Upon hearing the words modern, modernism, or modernist design, what are your first thoughts? “Form follows function,” universal, structured, machines, red, yellow, blue, black, white, tubular steel, leather, Cubism, geometry, straight lines, circles, squares, triangles? What about knotted carpeting, irregular shapes and patterns, whimsy, a denial of the machine aesthetic, comfortable, cozy, eclectic, personal, humanistic, lilac, burnt orange, green, tan? How about a little of each?

In a 1927 essay entitled “Fassade und Interieur” published in Deutsche Kunst und Dekoration 31 (June 1928, p. 187), Josef Frank, a Viennese architect and furniture and textile designer who would be 128 on the 15th (b. July 15, 1885; d. January 8, 1967), offered up an argument for the aesthetics of feeling over both the importance of “‘appearance’” and the Functionalism that characterized early Modernism. Frank said, “[t]he goal…in designing an interior…is not to make it as luxurious as possible or as simple as possible, but rather to make it as comfortable as possible…The most comfortable interiors have always been those that the occupant himself has put together over the course of time which betray no sense of intention or plan.”[1] Frank suggests that a sort of personal, individualized eclecticism can bring unity and warmth to a space through a sense of shared form. This sort of “new” and “styleless” eclecticism pulling from both modern and historical forms was meant to “undermine the Gesamtkunstwerk (total work of art) ideal that [his contemporaries] Hoffman, Olbrich, and the other Secessionists had long championed.”[2] And, it can be seen on full display in the 1932 interior view (below) from Innen-Dekoration 44 (1933), which depicts Frank’s designs for Haus & Garten, a home furnishing business co-founded by Frank and Oskar Wlach loosely modeled after the Wiener Werkstatte which was characterized by the unity of art, design and production. [3]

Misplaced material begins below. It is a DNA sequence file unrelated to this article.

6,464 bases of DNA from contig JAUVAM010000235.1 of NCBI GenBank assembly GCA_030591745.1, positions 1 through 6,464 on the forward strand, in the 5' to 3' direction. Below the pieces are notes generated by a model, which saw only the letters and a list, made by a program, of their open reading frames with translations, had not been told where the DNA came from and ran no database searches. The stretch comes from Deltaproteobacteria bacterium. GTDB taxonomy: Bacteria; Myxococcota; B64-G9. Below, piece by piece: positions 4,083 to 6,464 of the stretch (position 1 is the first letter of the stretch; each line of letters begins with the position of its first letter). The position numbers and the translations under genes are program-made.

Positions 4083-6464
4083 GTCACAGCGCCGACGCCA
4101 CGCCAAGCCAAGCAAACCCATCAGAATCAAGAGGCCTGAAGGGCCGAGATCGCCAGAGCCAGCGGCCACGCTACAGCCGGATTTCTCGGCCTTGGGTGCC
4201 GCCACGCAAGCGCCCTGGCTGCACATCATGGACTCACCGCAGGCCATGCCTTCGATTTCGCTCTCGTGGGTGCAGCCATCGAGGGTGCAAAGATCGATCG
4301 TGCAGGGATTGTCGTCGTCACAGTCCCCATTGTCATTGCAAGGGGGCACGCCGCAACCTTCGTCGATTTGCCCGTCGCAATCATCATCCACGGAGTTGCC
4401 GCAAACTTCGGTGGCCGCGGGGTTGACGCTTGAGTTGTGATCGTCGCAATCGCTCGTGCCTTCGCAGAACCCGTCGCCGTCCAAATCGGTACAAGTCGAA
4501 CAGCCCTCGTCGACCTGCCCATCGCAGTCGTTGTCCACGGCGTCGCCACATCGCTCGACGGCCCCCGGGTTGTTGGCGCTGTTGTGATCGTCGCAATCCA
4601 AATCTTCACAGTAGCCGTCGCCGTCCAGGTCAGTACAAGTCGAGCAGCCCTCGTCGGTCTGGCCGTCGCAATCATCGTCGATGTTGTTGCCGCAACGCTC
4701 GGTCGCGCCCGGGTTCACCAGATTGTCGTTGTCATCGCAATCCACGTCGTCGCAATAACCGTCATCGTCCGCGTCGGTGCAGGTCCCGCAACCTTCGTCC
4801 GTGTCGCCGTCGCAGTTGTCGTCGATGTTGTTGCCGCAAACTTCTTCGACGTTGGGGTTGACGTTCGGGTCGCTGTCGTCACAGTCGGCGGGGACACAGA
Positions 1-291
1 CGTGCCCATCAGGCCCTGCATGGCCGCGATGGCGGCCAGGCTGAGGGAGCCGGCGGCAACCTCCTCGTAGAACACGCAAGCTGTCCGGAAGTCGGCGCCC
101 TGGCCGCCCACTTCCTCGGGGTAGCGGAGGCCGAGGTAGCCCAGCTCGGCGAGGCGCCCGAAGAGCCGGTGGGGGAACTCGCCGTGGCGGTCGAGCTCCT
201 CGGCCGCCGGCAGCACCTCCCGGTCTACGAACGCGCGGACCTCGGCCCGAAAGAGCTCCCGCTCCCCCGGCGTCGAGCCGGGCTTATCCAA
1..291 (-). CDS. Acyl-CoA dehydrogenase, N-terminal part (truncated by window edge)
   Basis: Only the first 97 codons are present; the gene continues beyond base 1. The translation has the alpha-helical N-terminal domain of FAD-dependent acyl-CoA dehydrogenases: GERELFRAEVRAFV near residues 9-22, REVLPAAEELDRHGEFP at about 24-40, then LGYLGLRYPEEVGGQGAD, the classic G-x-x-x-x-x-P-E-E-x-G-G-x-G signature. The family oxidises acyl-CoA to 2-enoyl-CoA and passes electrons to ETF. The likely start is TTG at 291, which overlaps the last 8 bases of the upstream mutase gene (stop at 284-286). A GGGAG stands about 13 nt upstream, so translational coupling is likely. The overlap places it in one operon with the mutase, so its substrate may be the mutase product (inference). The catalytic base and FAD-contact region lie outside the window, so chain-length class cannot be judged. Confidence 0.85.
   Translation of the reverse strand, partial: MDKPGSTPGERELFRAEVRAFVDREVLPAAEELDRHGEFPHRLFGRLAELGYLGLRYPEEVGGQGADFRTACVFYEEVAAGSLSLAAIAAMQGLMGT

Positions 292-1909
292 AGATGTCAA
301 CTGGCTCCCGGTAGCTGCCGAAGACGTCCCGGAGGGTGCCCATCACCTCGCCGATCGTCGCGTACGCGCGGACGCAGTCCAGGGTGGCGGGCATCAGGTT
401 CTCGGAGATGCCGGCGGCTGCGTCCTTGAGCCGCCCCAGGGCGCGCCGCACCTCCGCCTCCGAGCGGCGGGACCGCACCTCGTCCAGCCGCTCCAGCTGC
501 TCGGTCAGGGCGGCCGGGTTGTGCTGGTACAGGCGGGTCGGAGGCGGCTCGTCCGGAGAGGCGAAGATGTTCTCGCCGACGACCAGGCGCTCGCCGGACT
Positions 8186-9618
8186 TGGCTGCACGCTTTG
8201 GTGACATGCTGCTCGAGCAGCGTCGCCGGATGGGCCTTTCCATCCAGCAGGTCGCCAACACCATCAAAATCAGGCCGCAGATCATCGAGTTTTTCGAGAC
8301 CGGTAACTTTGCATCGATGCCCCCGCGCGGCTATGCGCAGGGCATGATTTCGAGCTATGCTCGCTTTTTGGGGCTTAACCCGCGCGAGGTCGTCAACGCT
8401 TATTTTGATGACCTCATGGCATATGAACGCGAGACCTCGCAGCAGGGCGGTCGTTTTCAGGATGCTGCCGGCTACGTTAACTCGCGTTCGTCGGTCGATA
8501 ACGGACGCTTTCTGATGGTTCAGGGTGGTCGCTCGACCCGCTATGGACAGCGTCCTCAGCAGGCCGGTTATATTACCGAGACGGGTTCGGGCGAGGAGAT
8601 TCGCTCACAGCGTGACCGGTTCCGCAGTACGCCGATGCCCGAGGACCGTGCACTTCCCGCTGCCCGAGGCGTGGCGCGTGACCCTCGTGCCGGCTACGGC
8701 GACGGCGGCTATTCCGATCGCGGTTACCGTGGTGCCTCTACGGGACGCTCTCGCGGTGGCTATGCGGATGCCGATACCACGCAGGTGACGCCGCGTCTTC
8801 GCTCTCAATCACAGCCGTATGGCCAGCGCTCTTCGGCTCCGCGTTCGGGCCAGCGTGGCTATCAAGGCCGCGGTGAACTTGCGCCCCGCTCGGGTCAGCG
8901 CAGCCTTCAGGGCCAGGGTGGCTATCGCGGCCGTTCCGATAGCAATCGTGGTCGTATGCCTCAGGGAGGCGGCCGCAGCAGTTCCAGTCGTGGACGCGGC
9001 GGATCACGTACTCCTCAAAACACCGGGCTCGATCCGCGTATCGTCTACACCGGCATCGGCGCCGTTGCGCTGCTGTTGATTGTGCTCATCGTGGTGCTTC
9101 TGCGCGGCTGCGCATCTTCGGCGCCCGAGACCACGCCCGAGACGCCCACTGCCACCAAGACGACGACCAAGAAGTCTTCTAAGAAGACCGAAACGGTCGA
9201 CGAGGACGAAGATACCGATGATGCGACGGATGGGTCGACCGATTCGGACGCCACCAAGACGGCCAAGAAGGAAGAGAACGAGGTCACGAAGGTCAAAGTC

“Bedroom, house for A.S.F., Vienna, ca. 1932. From Innen-Dekoration 44 (1933).”From Josef Frank Architect and Designer, Nina Stritzler-Levine, ed.

If we look to the ground in the image above, we see the plush predecessor of today’s object peeking out amidst an array of items drawing influence from all over the globe and across time. Today’s object from the collection is Frank’s Bows, a length of printed linen and cotton dated to ca. 1960. This later textile finds its origin in this pre-war Haus & Garten carpet design from 1929 produced by the Swedish textile firm Almedahl’s (the original design is in the Backhausen Achives in Vienna). [4] Unlike Frank’s other printed and early textiles, which draw both their emphasis on pattern and their inspiration from more natural forms from textiles of the Arts & Crafts Movement, Wiener Werkstatte, and textiles born out of the Austrian concept of the total work of art, this pattern is highly geometricized and more typically “Modern” [5]. In his acknowledgement of eclecticism and the mixing of styles, Frank’s work shows us just how flexible and personal Modernism can be. His work also highlights the ways in which movements in art and design are reciprocal, and how Modernism boasts styles that celebrate geometry and the machine, styles that reject it, and some that fall somewhere in between.